The circulation around Hurricane Sally was relatively small.  Winds to hurricane force extended out 45 miles (75 km) from the center of circulation in the northeastern quadrant of Sally.  Elsewhere, hurricane force winds were occurring mainly in the eyewall.  Winds to tropical storm force extended out 130 miles from the center of circulation.  The winds were weakest in the southwestern quadrant of the hurricane.  The Hurricane Intensity Index (HII) for Hurricane Sally was 16.5.  The Hurricane Size Index (HSI) was 9.5 and the Hurricane Wind Intensity Size Index (HWISI) was 27.0.  Sally was capable of causing localized serious damage.

Hurricane Sally will move through an environment mostly favorable for intensification during the next 12 hours.  Sally will move over water where the Sea Surface Temperature is near 30°C.  It will be in a region where the upper level winds are weak and there will be little vertical wind shear.  Two other factors could inhibit further intensification of Hurricane Sally.  The drier air in the southern part of the circulation could limit the development of thunderstorms in that part of Sally.  The fact that Hurricane Sally is moving slowly means that it could mix cooler water to the surface which might reduce the energy available to drive the hurricane.  Even with the two inhibiting factors, Sally could intensify again on Tuesday.

Hurricane Sally will move around the western end of a subtropical high pressure system during the next 36 hours.  The steering currents are weak in that region and Sally will move slowly.  The slow movement of Hurricane Sally near the Gulf Coast means that any slight wobbles could affect the location of landfall.  On its anticipated track Hurricane Sally could approach the coasts of Mississippi and Alabama on Tuesday night.  A wobble to the left could bring Sally ashore in southeastern Louisiana while a wobble to the right would bring it closer to Northwest Florida.

Hurricane Sally will bring strong winds to the coast of Mississippi and Alabama.  Where the winds blow water toward the coast, Hurricane Sally could cause a storm surge of up to 12 feet (4 meters).  Hurricane Sally could drop nearly a foot (0.3 m) of rain on parts of southern Mississippi and Alabama.  Flash Flood Watches have been issued for parts of southern Mississippi, Alabama and Northwest Florida.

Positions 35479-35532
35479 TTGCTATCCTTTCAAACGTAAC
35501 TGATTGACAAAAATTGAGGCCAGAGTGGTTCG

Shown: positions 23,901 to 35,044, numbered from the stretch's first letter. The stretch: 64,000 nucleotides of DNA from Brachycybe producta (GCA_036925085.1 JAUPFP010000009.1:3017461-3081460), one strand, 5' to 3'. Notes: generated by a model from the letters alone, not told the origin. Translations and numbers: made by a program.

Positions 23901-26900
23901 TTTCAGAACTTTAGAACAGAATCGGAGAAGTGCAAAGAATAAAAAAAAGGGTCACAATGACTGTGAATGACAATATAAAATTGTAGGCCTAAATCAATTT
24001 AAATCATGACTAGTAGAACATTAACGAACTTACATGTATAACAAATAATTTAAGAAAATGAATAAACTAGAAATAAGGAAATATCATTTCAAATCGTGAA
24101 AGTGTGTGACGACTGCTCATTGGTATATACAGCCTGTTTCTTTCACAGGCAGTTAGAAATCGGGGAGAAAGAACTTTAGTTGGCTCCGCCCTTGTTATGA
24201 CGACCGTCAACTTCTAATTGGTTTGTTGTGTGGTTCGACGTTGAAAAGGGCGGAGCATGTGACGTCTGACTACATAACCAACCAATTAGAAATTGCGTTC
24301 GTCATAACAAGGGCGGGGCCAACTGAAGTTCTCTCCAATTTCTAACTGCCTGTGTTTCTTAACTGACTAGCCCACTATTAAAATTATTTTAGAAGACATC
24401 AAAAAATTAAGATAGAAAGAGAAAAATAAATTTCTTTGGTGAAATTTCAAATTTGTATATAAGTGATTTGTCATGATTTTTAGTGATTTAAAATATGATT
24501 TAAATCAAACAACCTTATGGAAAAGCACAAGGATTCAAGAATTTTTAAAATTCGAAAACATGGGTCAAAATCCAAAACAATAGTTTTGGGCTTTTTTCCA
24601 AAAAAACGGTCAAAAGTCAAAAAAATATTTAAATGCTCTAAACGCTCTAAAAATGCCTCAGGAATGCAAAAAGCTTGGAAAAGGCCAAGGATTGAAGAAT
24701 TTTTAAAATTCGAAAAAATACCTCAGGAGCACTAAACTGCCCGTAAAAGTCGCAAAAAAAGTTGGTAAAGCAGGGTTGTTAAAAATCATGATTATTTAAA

Elsewhere, Hurricane Paulette was speeding away from Bermuda, and Tropical Storms Teddy and Vicky organized over the eastern Atlantic Ocean.  At 11:00 p.m. EDT on Monday the center of Hurricane Paulette was located at latitude 35.7°N and longitude 62.3°W which put it about 275 miles (440 km) north-northeast of Bermuda.  Paulette was moving toward the northeast at 17 m.p.h. (28 km/h).  The maximum sustained wind speed was 105 m.p.h. (165 km/h) and there were wind gusts to 125 m.p.h. (200 km/h).  The minimum surface pressure was 965 mb.

At 11:00 p.m. EDT on Monday the center of Tropical Storm Teddy was located at latitude 13.2°N and longitude 45.0°W which put it about 1100 miles (1770 km) east of the Lesser Antilles.  Teddy was moving toward the west at 13 m.p.h. (20 km/h).  The maximum sustained wind speed was 50 m.p.h. (80 km/h) and there were wind gusts to 65 m.p.h. (105 km/h).  The minimum surface pressure was 1002 mb.

At 11:00 p.m. EDT on Monday the center of Tropical Storm Vicky was located at latitude 19.5°N and longitude 29.9°W which put it about 455 miles (735 km) west-northwest of the Cabo Verde Islands.  Vicky was moving toward the mprthwest at 7 m.p.h. (11 km/h).  The maximum sustained wind speed was 50 m.p.h. (80 km/h) and there were wind gusts to 65 m.p.h. (105 km/h).  The minimum surface pressure was 1000 mb.

Sally Rapidly Strengthens to a Hurricane, Paulette Hits Bermuda

Former Tropical Storm Sally rapidly strengthened into a hurricane on Monday morning and Hurricane Paulette hit Bermuda.  At 12:30 p.m. EDT on Monday the center of Hurricane Sally was located at latitude 28.7°N and longitude 87.0°W which put it about 130 miles (210 km) east-southeast of the Mouth of the Mississippi River.  Sally was moving toward the west-northwest at 7 m.p.h. (11 km/h).  The maximum sustained wind speed was 90 m.p.h. (145 km/h) and there were wind gusts to 110 m.p.h. (175 km/h).  The minimum surface pressure was 986 mb.